SP 500 Earnings Update: Will Q1 ’16 Mark the Bottom for SP 500 Earnings Growth ?

The headline continues to be the $64,000 question, regarding SP 500 earnings.

The reason the probability for SP 500 earnings bottoming in Q1 ’16 is starting to gain some traction is the action in commodities, and the action in the US dollar, which is slowly weakening.

No question the drag on SP 500 earnings the last 18 months, has been Energy and the Basic Materials sectors, but even the “core SP 500 earnings” (ex-Energy and Basic Mat) has declined from +9% in Q1 ’15 to roughly 2.5% (and this chart needs to be updated) as of Q4 ’15. (In the linked blog post, find the attached spreadsheet showing Q4 ’15 earnings expectations, “ex” a number of factors.)

The big puzzle the last 6 months has been the commodity collapse and how it has impacted not just the credit markets, but also the Financial sector and stock market sentiment. Corporate high yield has rallied sharply the last few weeks presumably as the commodity complex has rallied¬†considerably, which – if sustained – should also ultimately benefit the Financial sector, and given the trade the last few years, Emerging Markets. (Heard directly from one person at lunch this quarter, in a lending capacity for a major bank: “the regulators came through and had us write down to zero any Energy-related credit, whether current and performing, or not.”)

Per Briefing.com, the Dollar Index traded down to 96 and change this week. The dollar index hit a high of just over 100 on March 22nd, 2015, in a dramatic strengthening that started in October, 2014, and was coincident with the drop in the price of crude. The strengthening in the dollar index was truly historic from October, 2014, to March 22nd, 2015 in terms of the degree of strengthening, which wreaked havoc on SP 500 revenue and revenue guidance in 2015. (I think it was Bespoke that noted the unprecedented degree of dollar strengthening last March ’15.)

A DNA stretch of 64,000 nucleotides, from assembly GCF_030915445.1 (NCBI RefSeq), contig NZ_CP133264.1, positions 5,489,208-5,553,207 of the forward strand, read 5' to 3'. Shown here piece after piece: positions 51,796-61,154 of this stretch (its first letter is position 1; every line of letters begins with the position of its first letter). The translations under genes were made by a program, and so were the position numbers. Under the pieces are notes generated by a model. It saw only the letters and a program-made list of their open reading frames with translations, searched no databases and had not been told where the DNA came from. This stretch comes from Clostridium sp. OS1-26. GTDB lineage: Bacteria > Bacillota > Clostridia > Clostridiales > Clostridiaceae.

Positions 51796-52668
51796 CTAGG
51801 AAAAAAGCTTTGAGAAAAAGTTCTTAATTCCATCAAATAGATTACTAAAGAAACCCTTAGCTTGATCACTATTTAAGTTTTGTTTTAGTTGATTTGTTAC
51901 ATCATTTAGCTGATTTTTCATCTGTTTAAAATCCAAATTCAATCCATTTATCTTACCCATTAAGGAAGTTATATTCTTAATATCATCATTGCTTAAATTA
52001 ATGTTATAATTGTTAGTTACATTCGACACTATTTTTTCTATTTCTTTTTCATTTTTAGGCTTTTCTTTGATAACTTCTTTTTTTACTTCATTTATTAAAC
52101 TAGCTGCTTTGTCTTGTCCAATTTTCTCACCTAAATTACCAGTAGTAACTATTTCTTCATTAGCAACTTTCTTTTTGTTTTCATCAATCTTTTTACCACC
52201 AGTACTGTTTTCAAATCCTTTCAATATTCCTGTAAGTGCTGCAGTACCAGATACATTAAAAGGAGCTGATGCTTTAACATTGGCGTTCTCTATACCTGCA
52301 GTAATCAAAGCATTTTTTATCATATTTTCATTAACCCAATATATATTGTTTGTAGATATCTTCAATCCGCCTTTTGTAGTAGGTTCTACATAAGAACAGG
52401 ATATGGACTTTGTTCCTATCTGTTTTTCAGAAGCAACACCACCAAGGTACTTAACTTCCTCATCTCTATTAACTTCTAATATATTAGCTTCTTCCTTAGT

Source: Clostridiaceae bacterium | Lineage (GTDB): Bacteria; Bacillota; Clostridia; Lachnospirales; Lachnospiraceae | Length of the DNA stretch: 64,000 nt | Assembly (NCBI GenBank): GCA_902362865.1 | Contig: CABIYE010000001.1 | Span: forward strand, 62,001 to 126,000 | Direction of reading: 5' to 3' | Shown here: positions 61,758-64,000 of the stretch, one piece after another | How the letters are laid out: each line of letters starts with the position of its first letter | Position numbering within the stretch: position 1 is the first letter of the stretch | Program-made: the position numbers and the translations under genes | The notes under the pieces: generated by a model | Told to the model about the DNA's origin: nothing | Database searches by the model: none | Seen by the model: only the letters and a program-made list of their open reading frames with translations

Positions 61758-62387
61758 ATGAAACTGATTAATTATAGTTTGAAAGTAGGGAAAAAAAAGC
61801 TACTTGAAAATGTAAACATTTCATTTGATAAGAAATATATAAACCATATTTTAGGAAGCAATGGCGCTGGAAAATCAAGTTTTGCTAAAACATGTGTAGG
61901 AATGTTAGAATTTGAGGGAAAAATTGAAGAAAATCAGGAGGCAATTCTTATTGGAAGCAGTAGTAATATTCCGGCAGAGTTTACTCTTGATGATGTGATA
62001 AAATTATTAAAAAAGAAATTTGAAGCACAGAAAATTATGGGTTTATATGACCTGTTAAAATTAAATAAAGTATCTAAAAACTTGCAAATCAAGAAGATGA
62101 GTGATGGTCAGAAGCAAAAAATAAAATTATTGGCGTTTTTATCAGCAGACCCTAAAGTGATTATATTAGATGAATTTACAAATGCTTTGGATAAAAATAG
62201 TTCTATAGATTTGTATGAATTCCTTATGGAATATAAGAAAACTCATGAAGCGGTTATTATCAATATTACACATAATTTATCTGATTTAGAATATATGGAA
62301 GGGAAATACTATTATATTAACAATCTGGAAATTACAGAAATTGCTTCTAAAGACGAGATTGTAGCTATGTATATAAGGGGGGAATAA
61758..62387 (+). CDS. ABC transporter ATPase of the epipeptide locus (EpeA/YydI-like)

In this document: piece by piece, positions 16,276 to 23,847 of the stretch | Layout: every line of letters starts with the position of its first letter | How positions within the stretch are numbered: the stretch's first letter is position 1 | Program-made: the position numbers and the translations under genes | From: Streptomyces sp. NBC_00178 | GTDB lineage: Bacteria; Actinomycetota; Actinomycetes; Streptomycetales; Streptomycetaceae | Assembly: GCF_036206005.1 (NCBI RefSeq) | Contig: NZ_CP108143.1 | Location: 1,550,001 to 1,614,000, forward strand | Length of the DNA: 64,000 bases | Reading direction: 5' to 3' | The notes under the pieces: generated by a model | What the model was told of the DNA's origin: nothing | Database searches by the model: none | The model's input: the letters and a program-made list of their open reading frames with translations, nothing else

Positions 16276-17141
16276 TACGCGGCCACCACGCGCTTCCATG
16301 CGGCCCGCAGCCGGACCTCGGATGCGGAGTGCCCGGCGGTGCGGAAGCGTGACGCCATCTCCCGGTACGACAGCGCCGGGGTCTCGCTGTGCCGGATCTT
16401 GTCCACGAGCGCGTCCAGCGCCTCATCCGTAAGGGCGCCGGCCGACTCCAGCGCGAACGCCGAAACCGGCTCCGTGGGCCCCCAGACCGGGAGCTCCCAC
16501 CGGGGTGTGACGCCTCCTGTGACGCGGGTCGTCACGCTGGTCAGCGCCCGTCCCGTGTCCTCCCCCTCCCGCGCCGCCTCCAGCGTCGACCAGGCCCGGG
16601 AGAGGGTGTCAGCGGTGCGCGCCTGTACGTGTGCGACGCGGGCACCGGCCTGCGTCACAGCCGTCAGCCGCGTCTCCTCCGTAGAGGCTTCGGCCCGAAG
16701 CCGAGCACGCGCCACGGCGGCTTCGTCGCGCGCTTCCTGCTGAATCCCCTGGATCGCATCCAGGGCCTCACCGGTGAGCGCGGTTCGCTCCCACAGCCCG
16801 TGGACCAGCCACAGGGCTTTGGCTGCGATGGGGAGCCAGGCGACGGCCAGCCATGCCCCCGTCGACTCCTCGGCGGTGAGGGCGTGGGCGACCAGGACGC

Which metric do I think is more important ? Well, between the two, I’d prefer to see commodity prices continue to stabilize, particularly crude. However the dollar slowly weakening – I think – will provide some sentiment and psychological relief for executives around forward guidance for the rest of 2016.

The Fed meeting this week could be “bullish on America” for all you oldie’s who remember the Merrill Lynch slogan of the late 1970’s. Given employment, some nascent stirrings in inflation, and the jobless claims number this week, which was very strong, the Fed could be closer to another 25 bp’s than many might think, and that some of the SP 500 weakness could be attributed to the slow withdrawal of liquidity. Ultimately a “normalization” of interest rates (as long as it is relatively slow and measured) is a good thing for the US economy and the stock market.

SP 500 earnings data “by the numbers” (courtesy of Thomson Reuters):¬†

Forward 4-quarter estimate: $120.67, down from last week’s $120.95

P.E ratio: 17(x)

PEG ratio: also 17(x), way elevated given -1% SP 500 earnings growth in 2015 and an expected 1% growth rate in 2016

SP 500 earnings yield: 5.97%, which is below 6%. The last time the SP 500 earnings yield was below 6% was late December ’15 and late December ’14.

Year-over-year growth rate of forward estimate: 98 bp’s vs last week’s 1.13%. We want that growth rate to remain positive.

Analysis / commentary: This coming week we hear from a number of different large-cap companies including Fed-Ex (FDX), Oracle (ORCL), Lennar (LEN) and Tiffanys (TIF), in no particular order. (Long all except TIF in smaller quantities.) Fed-Ex will provide the best insights into regional economic trends in the US, Europe and Southeast Asia, particularly China. Oracle, a mega-cap tech giant, is struggling with the transition to the Cloud, although I wouldn’t bet against Larry Ellison or his crew. With these four companies we get insights into economic trends from companies with a February ’16 month end. The key is to listen to what has changed since the start of the 2016. Better or worse ?

The commodity price rally across all commodities, and the dollar slowly weakening are important trends moving in the right direction.

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